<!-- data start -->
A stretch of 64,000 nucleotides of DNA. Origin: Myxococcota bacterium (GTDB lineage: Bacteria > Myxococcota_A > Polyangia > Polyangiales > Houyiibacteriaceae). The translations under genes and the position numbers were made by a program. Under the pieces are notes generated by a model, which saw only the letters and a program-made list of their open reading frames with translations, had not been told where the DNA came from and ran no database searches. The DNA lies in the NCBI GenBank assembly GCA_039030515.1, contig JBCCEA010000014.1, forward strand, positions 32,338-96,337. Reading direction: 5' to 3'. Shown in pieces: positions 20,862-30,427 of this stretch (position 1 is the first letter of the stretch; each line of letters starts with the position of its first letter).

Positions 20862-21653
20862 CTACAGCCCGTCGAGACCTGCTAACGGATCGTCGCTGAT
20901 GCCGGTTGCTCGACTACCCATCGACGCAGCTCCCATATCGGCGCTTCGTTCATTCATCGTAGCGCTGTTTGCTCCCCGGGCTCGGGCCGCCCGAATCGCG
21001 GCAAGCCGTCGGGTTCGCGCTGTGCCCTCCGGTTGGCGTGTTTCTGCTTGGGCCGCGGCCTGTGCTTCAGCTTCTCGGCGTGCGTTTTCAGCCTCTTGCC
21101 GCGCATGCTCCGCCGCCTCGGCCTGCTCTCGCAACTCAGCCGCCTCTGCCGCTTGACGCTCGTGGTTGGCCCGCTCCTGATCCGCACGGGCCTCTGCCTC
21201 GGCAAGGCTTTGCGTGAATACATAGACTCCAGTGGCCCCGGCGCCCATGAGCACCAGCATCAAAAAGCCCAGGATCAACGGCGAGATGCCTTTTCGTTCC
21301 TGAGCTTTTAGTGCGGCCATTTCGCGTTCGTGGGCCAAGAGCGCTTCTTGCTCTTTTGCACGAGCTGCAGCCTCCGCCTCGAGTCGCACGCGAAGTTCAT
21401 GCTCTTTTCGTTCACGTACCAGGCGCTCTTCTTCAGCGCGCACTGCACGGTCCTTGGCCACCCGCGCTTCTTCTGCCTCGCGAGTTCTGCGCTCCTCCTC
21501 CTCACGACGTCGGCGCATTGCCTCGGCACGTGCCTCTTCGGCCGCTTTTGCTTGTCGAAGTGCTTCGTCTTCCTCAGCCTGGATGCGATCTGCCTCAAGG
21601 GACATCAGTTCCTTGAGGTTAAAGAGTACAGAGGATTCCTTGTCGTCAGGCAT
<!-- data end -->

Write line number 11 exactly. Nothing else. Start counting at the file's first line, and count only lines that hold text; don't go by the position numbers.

21601 GACATCAGTTCCTTGAGGTTAAAGAGTACAGAGGATTCCTTGTCGTCAGGCAT